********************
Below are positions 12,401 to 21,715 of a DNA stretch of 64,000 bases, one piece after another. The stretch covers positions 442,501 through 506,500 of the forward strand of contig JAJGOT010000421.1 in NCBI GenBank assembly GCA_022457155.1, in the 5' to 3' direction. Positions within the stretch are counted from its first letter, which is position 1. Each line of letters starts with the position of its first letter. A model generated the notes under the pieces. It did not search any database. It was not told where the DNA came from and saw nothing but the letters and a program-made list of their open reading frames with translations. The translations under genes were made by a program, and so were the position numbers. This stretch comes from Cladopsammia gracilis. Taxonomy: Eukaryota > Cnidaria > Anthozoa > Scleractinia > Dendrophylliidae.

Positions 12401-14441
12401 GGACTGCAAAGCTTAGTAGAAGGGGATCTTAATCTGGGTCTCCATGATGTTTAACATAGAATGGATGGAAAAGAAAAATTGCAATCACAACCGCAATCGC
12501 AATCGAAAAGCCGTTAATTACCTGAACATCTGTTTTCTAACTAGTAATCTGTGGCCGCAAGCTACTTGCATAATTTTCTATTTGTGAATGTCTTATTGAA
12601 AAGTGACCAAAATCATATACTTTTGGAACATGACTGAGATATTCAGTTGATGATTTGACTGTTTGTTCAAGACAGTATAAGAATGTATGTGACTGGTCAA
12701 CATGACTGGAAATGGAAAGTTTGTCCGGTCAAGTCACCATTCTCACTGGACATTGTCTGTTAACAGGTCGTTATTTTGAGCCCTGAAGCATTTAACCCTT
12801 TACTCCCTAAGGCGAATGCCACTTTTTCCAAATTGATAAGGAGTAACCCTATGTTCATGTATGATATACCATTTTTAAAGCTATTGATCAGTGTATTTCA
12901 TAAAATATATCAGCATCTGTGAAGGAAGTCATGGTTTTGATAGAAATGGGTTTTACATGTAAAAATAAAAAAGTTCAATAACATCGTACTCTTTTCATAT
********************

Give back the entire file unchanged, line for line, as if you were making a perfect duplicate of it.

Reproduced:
Below are positions 12,401 to 21,715 of a DNA stretch of 64,000 bases, one piece after another. The stretch covers positions 442,501 through 506,500 of the forward strand of contig JAJGOT010000421.1 in NCBI GenBank assembly GCA_022457155.1, in the 5' to 3' direction. Positions within the stretch are counted from its first letter, which is position 1. Each line of letters starts with the position of its first letter. A model generated the notes under the pieces. It did not search any database. It was not told where the DNA came from and saw nothing but the letters and a program-made list of their open reading frames with translations. The translations under genes were made by a program, and so were the position numbers. This stretch comes from Cladopsammia gracilis. Taxonomy: Eukaryota > Cnidaria > Anthozoa > Scleractinia > Dendrophylliidae.

Positions 12401-14441
12401 GGACTGCAAAGCTTAGTAGAAGGGGATCTTAATCTGGGTCTCCATGATGTTTAACATAGAATGGATGGAAAAGAAAAATTGCAATCACAACCGCAATCGC
12501 AATCGAAAAGCCGTTAATTACCTGAACATCTGTTTTCTAACTAGTAATCTGTGGCCGCAAGCTACTTGCATAATTTTCTATTTGTGAATGTCTTATTGAA
12601 AAGTGACCAAAATCATATACTTTTGGAACATGACTGAGATATTCAGTTGATGATTTGACTGTTTGTTCAAGACAGTATAAGAATGTATGTGACTGGTCAA
12701 CATGACTGGAAATGGAAAGTTTGTCCGGTCAAGTCACCATTCTCACTGGACATTGTCTGTTAACAGGTCGTTATTTTGAGCCCTGAAGCATTTAACCCTT
12801 TACTCCCTAAGGCGAATGCCACTTTTTCCAAATTGATAAGGAGTAACCCTATGTTCATGTATGATATACCATTTTTAAAGCTATTGATCAGTGTATTTCA
12901 TAAAATATATCAGCATCTGTGAAGGAAGTCATGGTTTTGATAGAAATGGGTTTTACATGTAAAAATAAAAAAGTTCAATAACATCGTACTCTTTTCATAT